After it was sequenced in 2007 as part of the DOE Joint Genome Institute’s Community Sequencing Program, researchers distributed grass seeds from the studied lines to over 200 laboratories in 24 states and 17 countries. Researchers now want to resequence Brachypodium using next generation sequencing technologies to collect more genomic information not captured using traditional Sanger sequencing, thus increasing the plant’s utility as a model organism for both food and fuel purposes. With the additional genomic data, researchers hope to identify the function of all genes in various grass species that could be used for bioenergy production.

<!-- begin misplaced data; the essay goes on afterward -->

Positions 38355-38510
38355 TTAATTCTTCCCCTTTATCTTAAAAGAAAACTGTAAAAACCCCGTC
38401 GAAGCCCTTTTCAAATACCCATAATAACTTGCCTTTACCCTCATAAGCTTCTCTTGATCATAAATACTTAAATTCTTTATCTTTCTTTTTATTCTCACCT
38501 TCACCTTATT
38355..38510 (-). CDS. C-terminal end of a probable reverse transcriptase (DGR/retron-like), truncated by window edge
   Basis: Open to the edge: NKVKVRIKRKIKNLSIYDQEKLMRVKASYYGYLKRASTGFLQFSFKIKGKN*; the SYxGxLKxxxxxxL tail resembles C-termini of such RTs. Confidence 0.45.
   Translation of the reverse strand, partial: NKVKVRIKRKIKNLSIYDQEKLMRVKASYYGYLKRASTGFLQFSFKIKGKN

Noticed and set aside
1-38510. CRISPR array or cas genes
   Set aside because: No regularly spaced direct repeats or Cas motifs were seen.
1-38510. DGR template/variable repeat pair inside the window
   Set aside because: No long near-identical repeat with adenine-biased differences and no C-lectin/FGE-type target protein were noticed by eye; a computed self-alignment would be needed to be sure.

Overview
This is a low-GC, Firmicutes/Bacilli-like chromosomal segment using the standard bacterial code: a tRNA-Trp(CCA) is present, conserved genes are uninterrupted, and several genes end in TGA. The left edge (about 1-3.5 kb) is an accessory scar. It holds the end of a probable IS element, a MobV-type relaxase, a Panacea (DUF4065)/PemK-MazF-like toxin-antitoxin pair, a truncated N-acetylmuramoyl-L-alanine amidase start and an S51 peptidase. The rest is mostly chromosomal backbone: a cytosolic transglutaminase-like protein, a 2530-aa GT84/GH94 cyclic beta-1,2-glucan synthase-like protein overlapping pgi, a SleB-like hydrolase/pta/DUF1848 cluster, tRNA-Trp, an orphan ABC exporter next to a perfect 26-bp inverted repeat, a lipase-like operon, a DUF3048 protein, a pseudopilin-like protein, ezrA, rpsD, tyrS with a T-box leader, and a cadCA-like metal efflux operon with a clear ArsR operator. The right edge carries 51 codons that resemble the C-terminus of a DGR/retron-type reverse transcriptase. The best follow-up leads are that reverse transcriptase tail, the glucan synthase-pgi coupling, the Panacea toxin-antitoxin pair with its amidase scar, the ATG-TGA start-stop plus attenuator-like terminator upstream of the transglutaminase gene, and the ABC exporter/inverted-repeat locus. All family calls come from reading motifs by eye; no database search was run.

Principal Investigators: John Vogel, USDA-ARS Western Regional Research Center
Program: CSP 2009